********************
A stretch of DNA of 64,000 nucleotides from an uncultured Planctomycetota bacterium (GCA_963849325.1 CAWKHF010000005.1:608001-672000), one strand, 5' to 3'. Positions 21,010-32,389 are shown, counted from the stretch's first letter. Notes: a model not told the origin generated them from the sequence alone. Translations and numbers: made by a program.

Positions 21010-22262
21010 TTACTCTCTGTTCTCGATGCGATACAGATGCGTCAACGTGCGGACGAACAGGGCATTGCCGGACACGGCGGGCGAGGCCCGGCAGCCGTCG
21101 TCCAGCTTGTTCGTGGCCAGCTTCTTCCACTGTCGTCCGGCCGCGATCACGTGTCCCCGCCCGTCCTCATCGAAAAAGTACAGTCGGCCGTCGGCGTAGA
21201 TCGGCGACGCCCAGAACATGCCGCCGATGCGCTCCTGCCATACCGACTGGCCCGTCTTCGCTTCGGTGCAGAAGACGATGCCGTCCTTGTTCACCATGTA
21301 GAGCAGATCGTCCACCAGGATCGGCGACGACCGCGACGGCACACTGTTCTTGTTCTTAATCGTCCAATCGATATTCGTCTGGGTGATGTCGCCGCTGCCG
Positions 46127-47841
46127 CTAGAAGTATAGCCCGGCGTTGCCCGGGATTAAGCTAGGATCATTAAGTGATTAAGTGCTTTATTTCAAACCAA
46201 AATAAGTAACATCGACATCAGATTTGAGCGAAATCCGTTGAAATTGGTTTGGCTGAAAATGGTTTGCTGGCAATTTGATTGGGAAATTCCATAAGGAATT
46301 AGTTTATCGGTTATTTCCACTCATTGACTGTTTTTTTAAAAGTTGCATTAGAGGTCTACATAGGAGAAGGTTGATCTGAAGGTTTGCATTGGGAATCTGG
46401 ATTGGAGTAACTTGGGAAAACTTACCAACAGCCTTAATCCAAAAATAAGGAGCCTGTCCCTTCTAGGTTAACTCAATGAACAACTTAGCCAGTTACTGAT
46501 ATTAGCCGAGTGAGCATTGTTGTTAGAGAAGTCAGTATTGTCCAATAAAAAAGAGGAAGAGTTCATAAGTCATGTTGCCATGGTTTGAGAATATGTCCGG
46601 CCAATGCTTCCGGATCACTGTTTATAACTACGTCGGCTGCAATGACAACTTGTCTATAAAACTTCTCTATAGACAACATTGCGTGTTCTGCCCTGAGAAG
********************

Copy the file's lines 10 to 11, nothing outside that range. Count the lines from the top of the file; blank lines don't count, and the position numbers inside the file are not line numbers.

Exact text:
46301 AGTTTATCGGTTATTTCCACTCATTGACTGTTTTTTTAAAAGTTGCATTAGAGGTCTACATAGGAGAAGGTTGATCTGAAGGTTTGCATTGGGAATCTGG
46401 ATTGGAGTAACTTGGGAAAACTTACCAACAGCCTTAATCCAAAAATAAGGAGCCTGTCCCTTCTAGGTTAACTCAATGAACAACTTAGCCAGTTACTGAT